Detroit Wants Bailout


Word from the Washington Post is that autoworkers are “angry.” Why should they be angry? They’ve been paid far too much (compared to autoworkers in, say, India) for far too long. Now their gravy train seems to be stalled on a sidling and they want the government to “to something” to get it going again.

It isn’t fair for the feds to bail out Wall Street but not Detroit, they say.

Elsewhere in the news, Bloomberg has asked the Fed to reveal what it did with the $2 trillion in emergency loans it passed out. Surely, the money went to the Fed’s clients – banks, and financial institutions generally. How? To whom? What were the terms? The Fed wouldn’t say. It refused the Freedom of Information Act petition on several grounds.

“Blank check for banks, pink slips for Detroit,” is how Gretchen Morgenson explains it in the New York Times.

The UAW has a point, of course. Neither industry should be bailed out. But if you’re going to throw money around in Manhattan, why not toss some to Detroit?

But the autoworkers can stop kvetching. Detroit will get its bailout too. Just wait.

Bill Bonner
for the Daily Reckoning Australia

Bill Bonner

Bill Bonner

Best-selling investment author Bill Bonner is the founder and president of Agora Publishing, one of the world's most successful consumer newsletter companies. Owner of both Fleet Street Publications and MoneyWeek magazine in the UK, he is also author of the free daily e-mail The Daily Reckoning.
Bill Bonner

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  1. Since the U.S. has become a Bailout Nation, why don’t we just give them the $100 billion now, check it off Obama’s to-do list and stop wasting time and taxpayer’s money on a Congress that seems to be operating without a compass. This has already dragged on too long.

    In my opinion, any so-called Car Czar that can rescue these two companies with $14 billion, also wears a cape and can leap off tall buildings. This whole deal strikes me as a way to buy time. The auto industry has a long row to hoe before they reap any results, what with restructuring, slashing their work force, closing plants, dealing with UAW, etc not to mention actually producing cars that consumers want.

    So what exactly is on the Car Czar’s to-do list? So far it sounds like he’ll come up with some guidelines for restructuring GM and Chrysler by the first of next year. But if the auto execs can’t prove that they have a plan to reinvent themselves by Feb 15, they have to give the money back. Give me a break!

    If the $14 billion is an emergency loan, it’s just a survival kit, so what money will be left to give back? One forecasting firm is saying that with or without the bailout, Chrysler is already a lost cause. And what restructuring plan? Didn’t they already submit a plan? Furthermore, under whose leadership will these terms be set? A lame duck’s or will they be enacted after Obama takes the oath?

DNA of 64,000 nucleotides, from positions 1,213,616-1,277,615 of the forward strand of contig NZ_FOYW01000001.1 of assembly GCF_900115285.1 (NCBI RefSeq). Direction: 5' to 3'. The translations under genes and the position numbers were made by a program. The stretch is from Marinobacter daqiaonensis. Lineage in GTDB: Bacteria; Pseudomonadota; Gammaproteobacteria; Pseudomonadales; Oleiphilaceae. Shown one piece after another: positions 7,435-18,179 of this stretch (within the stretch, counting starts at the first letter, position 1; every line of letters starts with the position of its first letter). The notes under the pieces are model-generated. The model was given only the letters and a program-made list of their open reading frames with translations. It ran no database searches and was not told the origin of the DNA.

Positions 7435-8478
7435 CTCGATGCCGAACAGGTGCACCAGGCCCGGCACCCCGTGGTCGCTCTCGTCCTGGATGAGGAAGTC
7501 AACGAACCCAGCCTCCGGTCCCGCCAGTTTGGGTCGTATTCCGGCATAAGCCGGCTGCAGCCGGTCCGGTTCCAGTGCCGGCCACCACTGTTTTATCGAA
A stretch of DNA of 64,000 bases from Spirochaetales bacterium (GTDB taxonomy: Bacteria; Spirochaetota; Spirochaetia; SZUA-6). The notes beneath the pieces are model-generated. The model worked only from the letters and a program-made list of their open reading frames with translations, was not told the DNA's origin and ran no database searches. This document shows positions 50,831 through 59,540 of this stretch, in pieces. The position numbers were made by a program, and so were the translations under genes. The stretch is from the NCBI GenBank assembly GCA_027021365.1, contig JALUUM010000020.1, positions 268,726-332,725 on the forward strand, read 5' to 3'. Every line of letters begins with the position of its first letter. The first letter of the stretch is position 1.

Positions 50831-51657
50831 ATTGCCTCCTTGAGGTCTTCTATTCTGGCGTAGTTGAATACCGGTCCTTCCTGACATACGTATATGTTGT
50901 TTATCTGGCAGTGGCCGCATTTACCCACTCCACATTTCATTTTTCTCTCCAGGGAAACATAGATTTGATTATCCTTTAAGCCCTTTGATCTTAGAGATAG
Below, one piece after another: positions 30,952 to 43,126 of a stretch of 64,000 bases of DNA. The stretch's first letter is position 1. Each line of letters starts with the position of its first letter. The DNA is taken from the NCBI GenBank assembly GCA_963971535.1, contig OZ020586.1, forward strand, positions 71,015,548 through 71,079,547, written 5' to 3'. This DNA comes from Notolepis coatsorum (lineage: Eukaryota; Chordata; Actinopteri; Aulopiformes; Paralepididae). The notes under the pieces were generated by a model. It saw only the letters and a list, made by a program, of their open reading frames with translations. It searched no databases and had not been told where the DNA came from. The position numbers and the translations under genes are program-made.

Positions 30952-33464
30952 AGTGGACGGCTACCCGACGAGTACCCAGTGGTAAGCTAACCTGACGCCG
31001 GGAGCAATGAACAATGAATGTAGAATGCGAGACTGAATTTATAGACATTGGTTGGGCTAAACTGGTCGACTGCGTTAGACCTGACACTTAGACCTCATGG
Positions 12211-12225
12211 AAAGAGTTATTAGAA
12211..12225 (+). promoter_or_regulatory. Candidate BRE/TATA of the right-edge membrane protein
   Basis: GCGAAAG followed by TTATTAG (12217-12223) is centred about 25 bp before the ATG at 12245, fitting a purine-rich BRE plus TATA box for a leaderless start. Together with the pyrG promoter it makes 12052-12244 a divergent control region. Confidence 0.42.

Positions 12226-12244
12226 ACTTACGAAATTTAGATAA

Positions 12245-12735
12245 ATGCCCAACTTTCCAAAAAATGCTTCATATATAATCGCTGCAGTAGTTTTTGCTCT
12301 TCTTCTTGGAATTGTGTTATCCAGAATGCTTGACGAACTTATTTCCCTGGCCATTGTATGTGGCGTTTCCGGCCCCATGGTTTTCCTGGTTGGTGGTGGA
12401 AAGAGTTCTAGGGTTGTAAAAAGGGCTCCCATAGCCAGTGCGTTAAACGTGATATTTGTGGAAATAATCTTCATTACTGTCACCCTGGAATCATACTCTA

Apparently the bill will restrict executive compensation, but why are these two CEO’s still there? I personally would have resigned a long time ago. But these poor excuses for leaders either weren’t paying attention to the mess they were creating, or they just didn’t care. Who are they going to blame now? The reluctant consumer? Oil prices? Japanese and Korean cars? The economy? Who?

    I’ll tell you who’s to blame. It’s you, the auto industry CEOs who bear the full responsibility. You were the ones who were either too complacent or else didn’t have the vision to foresee the geopolitical and economic forces that shaped competition as you continued to crank out gas-guzzling SUVs. It is you who have not mastered the core principles of leadership or even the most basic skills required to manage. I’m referring to the bottom-line business basics of planning, organizing, motivating, performance management, risk management, forecasting, and so on. It’s all there in Management 101!

    And I also fault the boards of directors for failing in their oversight. Boards are charged with the responsibilities of setting broad policies and objectives, selecting, appointing, supporting and reviewing the performance of the chief executive, ensuring the availability of adequate financial resources, approving annual budgets, being accountable to the stakeholders for the organization’s performance.

    These are standard duties for members of any corporate board, but they should be even more rigorously adhered to by high-profile publicly-traded corporations. I give these CEOs and their boards a failing grade on all points –they not only failed, they failed miserably!

    And what’s worse, millions of people are being affected, not only throughout the Rustbelt, but millions more across America and around the globe in places like Argentina and other countries where there are manufacturing plants. You have let down all your stakeholders!

    Perhaps the savior in the cape, the one they will call the Car Czar, will do a better job than the two CEOs have done. And while the czar will only be a puppet position until Obama takes the reins, I’d like to suggest this as the first order of the day—fire everybody at the top of the auto industry chart who was responsible for creating so much grief.

    This comment was posted by Jose Roncal, co-author of “The Big Gamble: Are you investing or speculating?” – For more information, visit


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